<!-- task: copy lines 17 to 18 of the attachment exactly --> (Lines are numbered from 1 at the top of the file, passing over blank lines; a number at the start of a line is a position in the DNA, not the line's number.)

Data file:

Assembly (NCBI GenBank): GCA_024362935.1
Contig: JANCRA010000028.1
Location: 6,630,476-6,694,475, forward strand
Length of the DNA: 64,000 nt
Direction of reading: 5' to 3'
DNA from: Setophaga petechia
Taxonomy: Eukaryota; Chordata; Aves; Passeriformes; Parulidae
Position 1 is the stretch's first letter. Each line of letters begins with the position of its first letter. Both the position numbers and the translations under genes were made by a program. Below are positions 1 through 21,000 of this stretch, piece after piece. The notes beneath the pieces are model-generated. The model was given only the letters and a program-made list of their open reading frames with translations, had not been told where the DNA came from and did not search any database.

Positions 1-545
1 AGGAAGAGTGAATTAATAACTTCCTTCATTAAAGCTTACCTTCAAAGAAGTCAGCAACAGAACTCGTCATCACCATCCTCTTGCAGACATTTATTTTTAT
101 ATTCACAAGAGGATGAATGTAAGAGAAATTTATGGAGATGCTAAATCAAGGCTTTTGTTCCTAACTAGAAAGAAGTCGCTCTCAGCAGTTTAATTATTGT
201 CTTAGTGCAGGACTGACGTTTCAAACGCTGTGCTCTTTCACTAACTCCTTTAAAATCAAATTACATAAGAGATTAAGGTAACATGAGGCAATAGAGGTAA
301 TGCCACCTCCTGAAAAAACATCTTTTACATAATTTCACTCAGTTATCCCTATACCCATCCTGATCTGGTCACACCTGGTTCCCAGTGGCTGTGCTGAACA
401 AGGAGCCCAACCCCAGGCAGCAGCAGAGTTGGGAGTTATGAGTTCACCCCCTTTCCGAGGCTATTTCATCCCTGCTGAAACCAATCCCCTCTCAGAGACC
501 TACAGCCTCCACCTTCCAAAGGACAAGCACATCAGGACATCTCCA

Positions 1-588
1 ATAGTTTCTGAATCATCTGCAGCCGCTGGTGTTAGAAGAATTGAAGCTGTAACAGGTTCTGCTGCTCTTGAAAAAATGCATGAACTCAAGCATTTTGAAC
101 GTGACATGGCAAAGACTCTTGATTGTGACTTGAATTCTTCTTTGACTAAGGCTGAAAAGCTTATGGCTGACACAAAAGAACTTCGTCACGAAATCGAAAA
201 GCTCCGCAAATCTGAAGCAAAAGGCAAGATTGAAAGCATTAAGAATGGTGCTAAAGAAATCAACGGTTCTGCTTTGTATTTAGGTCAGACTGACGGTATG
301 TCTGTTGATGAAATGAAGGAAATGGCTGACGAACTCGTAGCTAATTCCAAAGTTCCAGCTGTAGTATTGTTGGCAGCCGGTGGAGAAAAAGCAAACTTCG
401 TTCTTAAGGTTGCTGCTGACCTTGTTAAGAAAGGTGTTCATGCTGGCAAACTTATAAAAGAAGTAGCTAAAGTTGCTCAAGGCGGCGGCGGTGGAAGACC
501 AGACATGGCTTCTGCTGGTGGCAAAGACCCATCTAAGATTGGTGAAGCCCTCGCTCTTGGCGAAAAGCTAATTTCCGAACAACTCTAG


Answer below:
1 ATAGTTTCTGAATCATCTGCAGCCGCTGGTGTTAGAAGAATTGAAGCTGTAACAGGTTCTGCTGCTCTTGAAAAAATGCATGAACTCAAGCATTTTGAAC
101 GTGACATGGCAAAGACTCTTGATTGTGACTTGAATTCTTCTTTGACTAAGGCTGAAAAGCTTATGGCTGACACAAAAGAACTTCGTCACGAAATCGAAAA